Scope mapping

We have created a very basic pot with a simple cylindrical texture applied. We will continue fine tuning our material here and also map on a 'leaf' to the pot that shows some of the power of VSL.

Load "tutorprojects/material/pot/Pot_Part2.r3d". This scene has some lights and a ground applied to show off our pot better.

Let's continue to tweak our material and give the pot a few more realistic attributes.

Go to the Materials tab in the select window and select our Pot material. Double click the material if the Property window is not already up.

Let's use another wizard and add some 'Ping' to our pot, using the Specular Color wizard - Add it too.

Try rendering the view to see the difference. It renders as if it is made from gold. We want a more subtle appearance - so change the specular values to read:

  • Sharpness = 3.00
  • Brightness = 0.80

We could go on to add bump and a bit of reflection if we wanted - but let's get started on a new material to map a leaf onto the pot.

Create a new material - right click in select material window and select New/VSL material.

Rename the material 'Leaf'. (We can do this by changing the name in the Property window, too.)

We have two modes when creating materials - Basic and Advanced. We are currently looking at the Basic mode in our property window. If we tick the Advanced button at the top left we can see exactly whats going on in this material. Let's do this.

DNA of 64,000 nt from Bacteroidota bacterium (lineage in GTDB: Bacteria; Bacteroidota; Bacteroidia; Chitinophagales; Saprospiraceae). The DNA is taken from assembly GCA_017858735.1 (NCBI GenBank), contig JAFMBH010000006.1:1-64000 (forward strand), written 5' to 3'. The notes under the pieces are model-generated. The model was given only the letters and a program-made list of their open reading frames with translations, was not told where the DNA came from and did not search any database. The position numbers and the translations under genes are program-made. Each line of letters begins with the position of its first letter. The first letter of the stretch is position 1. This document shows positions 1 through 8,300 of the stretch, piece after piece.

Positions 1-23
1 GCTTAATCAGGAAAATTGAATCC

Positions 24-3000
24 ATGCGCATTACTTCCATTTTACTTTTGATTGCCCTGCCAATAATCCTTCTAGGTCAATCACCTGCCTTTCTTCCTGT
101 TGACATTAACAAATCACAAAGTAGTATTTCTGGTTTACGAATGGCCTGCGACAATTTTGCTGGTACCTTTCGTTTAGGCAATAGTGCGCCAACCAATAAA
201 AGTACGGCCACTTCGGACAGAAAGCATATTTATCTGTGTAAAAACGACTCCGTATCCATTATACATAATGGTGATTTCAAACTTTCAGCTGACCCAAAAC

Use another Wizard and create a Texture Map. This creates a new surface property that is assigned to a texture. This texture is, by default, assigned to the color channel of an object. But we want it to be assigned to the Scope attribute in this case. The scope channel controls how much of a material is shown and how much is not. This is a powerful function that allows us to put any image onto an already mapped object (or unmapped) and clip out any undesirable background so we have only the desired portion shown on the image.

This has applications in assigning text over a material and removing the background so we only see the text. Assigning a complex window bitmap over a brick mapped wall, mapping a logo to a product, etc.

We cut our image out to do this - generally with an alpha channel (Extra information in an image that stores transparency data - typically Targa files are saved with an Alpha channel). We could also use a specific color value to do the same effect - but we have a Targa file with an alpha channel already setup.

Select our new texture map icon that has been placed in the properties window (red paintbrush icon). At the bottom of our properties window we see a file requester window similar to the basic version we used previously. Select the texture 'tutorprojects/material/pot/textures/D_potleaf+A2.tga' by pressing the '...' button.

If we were to map this texture onto our pot now, it would overwrite the material we created previously, so we need to setup our scope value so only where the leaf texture is shall be mapped onto our pot. Right click on the color=texture icon and select Copy, then Paste. This creates a duplicate of the texture we just assigned. Select the first texture map. Right click and under the Output menu select surface:scope. This changes the output from the texture map to go to the scope instead of the color.